The 2016 Oneida Powwow

A Review by: Larry P. MaddenOneida pow wow flyer

Saturday July 2nd greeted my Cousin Leonard and me with azure skies and a comfortable temperature. We were off to the Oneida Powwow, the biggest of the many tribal celebrations held by the Oneida Nation throughout the year.This competition powwow is attended by people from as far as the Rocky Mountains and the Atlantic Ocean, who are brought together to celebrate Indian culture and earn their paycheck. For those who don’t frequent powwows regularly, competition gatherings pay their winning dancers. The fact that money is on the line brings the best dancers head to head.

I can attest firsthand that Oneida’s production is well respected and well run. Things kicked off at 1:00 p.m., right on schedule, with dancers and drums from around the nation. The protocol for competition powwows varies from the traditional affairs, meaning that a lottery rather than protocol dictates the order. The randomly drawn card for Saturday was the Smoke Dancer’s, which was fitting seeing as it is an Iroquois traditional dance style from the host tribe’s longhouse culture.

The kaleidoscope of color from the ensuing grand entry was as exciting as any this reviewer has witnessed in quite some time. As the veterans and dancers filled the arena, the crowd kept growing, covering the shady hill and filling the covered pavilions. Crowds also filled the vendor area, giving the grounds the feeling of comradery and festivity often found in county fairs. My stroll through the vendors resulted in some handshakes and laughs with dancers, singers, friends and relatives.

I then took a trip through the veterans’ tent to thank them all for service past and present, which left me feeling good way down deep inside me. I suggest that whenever people attend a powwow they go down and shake the veterans’ hands and thank them for their service. Our gratitude is necessary and a cultural practice, because of both the veterans’ service to the USA and the fact that Indian people have always held warriors in high esteem.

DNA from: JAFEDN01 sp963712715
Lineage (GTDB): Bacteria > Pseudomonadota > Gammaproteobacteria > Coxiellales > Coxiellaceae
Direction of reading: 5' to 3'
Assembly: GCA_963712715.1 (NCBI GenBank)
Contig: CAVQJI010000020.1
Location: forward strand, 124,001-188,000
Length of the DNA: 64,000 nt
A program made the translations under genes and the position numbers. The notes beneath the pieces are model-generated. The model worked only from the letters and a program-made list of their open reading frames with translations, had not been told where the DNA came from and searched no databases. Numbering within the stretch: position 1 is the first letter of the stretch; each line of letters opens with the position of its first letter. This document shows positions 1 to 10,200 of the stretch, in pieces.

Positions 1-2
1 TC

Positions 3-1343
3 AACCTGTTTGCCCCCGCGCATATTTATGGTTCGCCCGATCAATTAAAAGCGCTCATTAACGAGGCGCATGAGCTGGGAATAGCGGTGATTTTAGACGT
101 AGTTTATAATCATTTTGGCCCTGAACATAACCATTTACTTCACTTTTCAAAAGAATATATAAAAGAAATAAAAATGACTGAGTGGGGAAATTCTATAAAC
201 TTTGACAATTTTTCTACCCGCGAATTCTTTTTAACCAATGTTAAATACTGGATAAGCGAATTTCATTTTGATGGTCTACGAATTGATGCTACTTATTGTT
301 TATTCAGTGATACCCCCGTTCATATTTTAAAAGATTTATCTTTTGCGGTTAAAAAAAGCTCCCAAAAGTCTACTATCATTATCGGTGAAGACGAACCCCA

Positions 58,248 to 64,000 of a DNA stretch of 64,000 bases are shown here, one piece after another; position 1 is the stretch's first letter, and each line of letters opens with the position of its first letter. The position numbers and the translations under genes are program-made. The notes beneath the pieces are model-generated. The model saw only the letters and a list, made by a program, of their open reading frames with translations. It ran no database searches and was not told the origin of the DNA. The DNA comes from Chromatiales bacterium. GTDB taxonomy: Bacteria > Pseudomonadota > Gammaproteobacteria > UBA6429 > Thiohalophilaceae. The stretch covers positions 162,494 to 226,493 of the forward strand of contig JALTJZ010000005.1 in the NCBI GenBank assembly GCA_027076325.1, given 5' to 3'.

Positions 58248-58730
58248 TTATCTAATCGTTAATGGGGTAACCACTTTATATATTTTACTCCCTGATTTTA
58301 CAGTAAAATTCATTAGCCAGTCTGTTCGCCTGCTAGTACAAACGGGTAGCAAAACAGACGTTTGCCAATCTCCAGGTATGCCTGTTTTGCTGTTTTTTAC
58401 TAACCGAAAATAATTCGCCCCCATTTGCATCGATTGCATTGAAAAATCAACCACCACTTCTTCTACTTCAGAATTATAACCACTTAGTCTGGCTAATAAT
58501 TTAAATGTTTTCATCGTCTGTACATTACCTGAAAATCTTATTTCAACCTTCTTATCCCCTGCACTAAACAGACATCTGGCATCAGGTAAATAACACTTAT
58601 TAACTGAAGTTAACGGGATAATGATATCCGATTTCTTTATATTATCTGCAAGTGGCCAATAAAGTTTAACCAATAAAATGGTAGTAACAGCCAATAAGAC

After some fry bread and side pork, a white oak provided my Cousin Leonard and me shade as a fine makeshift umbrella. We watched the strong men and beautiful women as they swirled and twirled, mixing colors and styles together in a storm of emotions and energy. It was refreshing that the atmosphere remained pleasant despite cash being on the line. Money always brings the worst out in people, this I know, but you couldn’t tell it since the competitors, no matter how disappointed in the outcome, shook hands, smiled and wished one another well. Real Indian behavior was being demonstrated that day.

The Oneida 4th of July powwow is an excellent chance to see dance styles and regalia from around the Turtle Island. It’s a great place to bring a novice powwow friend and experience a carnival atmosphere and a community of friendship. Plan to go next year. Cousin Leonard and I will save some spots by the white oak, but you’ll have to purchase your own fry bread and side pork. Even the most hospitable of us have our limits.

Larry P. Madden (Stockbridge-Munsee Band of Wisconsin) was born and raised in the Sturgeon Bay area. A recent graduate of CMN, he enjoys the Powwow trail and strives to maintain balance on the red road.